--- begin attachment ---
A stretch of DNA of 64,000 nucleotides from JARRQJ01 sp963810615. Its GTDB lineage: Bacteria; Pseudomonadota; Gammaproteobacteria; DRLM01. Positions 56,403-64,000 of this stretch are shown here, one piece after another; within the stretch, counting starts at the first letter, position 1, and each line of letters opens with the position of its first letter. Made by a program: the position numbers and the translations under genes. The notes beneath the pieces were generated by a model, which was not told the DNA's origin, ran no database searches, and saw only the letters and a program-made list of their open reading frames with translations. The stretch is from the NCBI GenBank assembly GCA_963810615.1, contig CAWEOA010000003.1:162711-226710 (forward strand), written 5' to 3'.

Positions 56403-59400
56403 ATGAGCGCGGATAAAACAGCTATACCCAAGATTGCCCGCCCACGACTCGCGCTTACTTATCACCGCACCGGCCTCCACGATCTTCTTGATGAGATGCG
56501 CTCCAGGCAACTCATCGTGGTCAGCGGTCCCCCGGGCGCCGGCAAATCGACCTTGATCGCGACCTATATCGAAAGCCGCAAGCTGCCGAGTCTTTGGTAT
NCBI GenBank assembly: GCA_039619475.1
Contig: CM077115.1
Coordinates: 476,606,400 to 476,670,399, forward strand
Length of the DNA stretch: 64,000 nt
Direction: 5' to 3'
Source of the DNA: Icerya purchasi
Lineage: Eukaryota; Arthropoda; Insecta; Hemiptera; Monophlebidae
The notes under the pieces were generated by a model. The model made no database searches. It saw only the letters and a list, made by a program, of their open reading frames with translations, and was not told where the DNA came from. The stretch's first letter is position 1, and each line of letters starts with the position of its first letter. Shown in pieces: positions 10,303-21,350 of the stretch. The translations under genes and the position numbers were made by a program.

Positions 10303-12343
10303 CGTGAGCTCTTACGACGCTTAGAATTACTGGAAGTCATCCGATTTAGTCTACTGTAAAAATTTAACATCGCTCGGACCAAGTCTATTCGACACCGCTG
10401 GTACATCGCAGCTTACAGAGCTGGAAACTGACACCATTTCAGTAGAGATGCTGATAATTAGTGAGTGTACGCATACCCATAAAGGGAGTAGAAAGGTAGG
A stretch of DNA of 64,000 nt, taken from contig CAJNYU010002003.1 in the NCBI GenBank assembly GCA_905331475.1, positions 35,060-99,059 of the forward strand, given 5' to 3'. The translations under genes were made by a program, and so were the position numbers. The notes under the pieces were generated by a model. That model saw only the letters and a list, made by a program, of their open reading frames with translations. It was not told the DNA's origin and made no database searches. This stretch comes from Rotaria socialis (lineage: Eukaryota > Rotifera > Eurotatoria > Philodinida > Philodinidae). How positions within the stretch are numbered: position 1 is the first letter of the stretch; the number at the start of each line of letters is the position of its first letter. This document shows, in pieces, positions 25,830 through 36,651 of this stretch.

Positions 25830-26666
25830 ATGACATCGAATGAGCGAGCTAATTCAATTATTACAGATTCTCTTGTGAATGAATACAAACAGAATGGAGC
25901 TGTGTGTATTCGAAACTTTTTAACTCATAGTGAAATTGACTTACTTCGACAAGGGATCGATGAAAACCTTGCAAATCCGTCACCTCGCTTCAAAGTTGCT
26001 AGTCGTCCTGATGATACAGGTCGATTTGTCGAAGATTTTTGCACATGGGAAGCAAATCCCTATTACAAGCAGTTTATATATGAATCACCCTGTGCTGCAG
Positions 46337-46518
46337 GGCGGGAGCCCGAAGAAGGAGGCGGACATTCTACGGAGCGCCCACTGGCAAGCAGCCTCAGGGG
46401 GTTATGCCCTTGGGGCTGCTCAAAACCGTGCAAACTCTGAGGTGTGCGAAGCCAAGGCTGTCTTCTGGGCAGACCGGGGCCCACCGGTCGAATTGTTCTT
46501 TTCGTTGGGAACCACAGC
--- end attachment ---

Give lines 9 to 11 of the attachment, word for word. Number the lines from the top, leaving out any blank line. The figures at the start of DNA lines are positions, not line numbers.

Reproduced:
Direction: 5' to 3'
Source of the DNA: Icerya purchasi
Lineage: Eukaryota; Arthropoda; Insecta; Hemiptera; Monophlebidae